Reputable online pharmacies should now be carrying this logo
More than two million people in the UK now buy their drugs online, research published by the Royal Pharmaceutical Society (RPSGB) suggests.
Up to a third of these medicines may be fake and could seriously damage people's health, it warns.
The society has launched a new logo for online chemists so shoppers know which businesses are reputable.
But many people want to purchase pills without prescription, and are likely to continue to visit unregulated sites.
According to the RPSGB, the most popular drugs sold online are Prozac for depression, Viagra for impotence and Valium to sleep.
It is possible to obtain a prescription online, as long as that prescription is signed by a doctor. But many circumvent the process and go straight to an internet dealer, even though it is illegal to provide prescription drugs without a prescription.
There is little the RPSGB can do to protect these people, but warn them of the dangers of taking drugs which could be at best useless and at worst positively harmful, the society said.
But what it can do is try to protect people with bona fide prescriptions or those who are buying over-the-counter drugs and who are shopping around for the best available price.
Local pharmacy 'safest'
The RPSGB logo will be clearly visible on the homepage of legitimate UK online pharmacies.
A link will take the user to the society's registration page, where they can check the chemists' credentials and those of the pharmacists who run the business.
"The public must be vigilant and we recommend that they use the presence of this logo in conjunction with a routine of checks when deciding whether or not it is safe to buy," said David Pruce, director of Practice and Quality Improvement at the society.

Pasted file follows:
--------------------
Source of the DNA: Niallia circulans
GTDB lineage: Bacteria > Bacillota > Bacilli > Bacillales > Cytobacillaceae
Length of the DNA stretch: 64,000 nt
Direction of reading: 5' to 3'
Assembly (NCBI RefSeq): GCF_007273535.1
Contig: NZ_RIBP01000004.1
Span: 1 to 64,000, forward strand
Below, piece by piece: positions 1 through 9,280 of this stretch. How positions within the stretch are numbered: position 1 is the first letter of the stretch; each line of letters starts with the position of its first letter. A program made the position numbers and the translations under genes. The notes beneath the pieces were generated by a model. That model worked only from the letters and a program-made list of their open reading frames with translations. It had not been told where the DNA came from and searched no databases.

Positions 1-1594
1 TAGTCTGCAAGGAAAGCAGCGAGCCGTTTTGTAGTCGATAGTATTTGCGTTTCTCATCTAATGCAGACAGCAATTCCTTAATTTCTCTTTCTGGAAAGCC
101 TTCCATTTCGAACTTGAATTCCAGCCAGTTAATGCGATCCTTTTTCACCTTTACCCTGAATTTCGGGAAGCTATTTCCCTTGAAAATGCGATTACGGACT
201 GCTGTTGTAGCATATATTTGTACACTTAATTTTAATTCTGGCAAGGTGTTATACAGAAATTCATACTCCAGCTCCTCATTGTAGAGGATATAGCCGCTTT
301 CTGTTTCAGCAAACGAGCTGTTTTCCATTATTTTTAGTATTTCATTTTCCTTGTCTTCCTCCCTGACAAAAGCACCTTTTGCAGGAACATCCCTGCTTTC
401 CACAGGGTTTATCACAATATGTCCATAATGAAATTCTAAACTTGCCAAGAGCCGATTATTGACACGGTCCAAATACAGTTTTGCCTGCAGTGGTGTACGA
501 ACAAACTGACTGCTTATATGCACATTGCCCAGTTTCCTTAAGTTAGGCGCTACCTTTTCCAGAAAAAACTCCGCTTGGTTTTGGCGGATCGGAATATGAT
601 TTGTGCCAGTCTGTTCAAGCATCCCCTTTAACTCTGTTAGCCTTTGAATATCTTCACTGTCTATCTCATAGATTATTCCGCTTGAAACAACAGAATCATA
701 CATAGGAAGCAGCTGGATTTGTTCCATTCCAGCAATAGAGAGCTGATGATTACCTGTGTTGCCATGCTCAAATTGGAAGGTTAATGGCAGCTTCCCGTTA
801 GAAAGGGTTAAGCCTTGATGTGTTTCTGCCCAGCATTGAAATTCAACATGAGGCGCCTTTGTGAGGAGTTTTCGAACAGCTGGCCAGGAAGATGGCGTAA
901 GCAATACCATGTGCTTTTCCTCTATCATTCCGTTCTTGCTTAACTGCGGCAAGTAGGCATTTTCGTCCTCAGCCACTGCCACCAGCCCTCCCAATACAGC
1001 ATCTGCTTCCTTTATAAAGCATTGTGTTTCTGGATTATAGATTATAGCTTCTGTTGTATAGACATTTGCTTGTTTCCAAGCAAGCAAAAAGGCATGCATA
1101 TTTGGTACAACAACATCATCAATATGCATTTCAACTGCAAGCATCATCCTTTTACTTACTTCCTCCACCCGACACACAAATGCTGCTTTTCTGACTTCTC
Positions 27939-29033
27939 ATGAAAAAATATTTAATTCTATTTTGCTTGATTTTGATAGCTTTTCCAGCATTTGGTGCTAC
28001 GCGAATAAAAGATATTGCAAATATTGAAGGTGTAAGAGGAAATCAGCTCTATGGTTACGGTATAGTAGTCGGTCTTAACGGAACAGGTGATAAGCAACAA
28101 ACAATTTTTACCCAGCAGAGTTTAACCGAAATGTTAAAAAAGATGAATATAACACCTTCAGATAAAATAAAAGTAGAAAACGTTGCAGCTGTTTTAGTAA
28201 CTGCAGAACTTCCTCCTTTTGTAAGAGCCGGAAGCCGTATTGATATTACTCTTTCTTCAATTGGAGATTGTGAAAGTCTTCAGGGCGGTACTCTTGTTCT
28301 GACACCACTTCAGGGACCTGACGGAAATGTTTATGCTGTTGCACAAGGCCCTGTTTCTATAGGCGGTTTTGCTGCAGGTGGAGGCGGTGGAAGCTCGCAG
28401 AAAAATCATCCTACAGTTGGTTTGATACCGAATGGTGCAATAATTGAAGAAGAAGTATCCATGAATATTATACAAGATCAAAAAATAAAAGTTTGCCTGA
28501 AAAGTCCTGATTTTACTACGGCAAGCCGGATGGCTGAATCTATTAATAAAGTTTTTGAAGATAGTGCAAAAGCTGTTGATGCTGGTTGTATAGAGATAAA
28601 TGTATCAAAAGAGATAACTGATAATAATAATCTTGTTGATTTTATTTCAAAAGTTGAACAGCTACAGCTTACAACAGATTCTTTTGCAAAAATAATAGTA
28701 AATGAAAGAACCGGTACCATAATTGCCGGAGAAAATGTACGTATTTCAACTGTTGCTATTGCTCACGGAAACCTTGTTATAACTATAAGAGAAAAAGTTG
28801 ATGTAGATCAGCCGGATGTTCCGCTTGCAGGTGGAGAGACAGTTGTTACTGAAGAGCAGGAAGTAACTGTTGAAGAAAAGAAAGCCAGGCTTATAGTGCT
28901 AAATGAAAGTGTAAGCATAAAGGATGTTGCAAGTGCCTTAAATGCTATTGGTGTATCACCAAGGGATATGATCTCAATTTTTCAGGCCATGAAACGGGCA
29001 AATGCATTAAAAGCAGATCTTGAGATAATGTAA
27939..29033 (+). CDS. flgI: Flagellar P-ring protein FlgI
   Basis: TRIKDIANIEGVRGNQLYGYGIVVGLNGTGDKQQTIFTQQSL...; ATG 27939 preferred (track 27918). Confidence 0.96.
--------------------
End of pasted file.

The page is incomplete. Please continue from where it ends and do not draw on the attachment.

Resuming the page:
The Medicines and Healthcare products Regulatory Agency (MHRA) said the safest way to obtain drugs was via prescription from your GP and bought at your local pharmacy.
"Internet websites are a common source of unlicensed and counterfeit medicine, and consumers should exercise caution when considering the purchase of medicines in this way," a spokesperson said.
But for those who wanted to shop online, "the RPSGB scheme provides reassurance that the pharmacy is registered and staffed by properly qualified pharmacists".
David Fisher, of the Association of the British Pharmaceutical Industry, said: "The pharmaceutical industry very much hopes that this initiative will go some way to answering some of the questions raised by the use of internet pharmacies.
"However, it is not going to solve all these problems overnight, and patients who order medicines through them must continue to take every precaution to ensure that their health is not put at risk."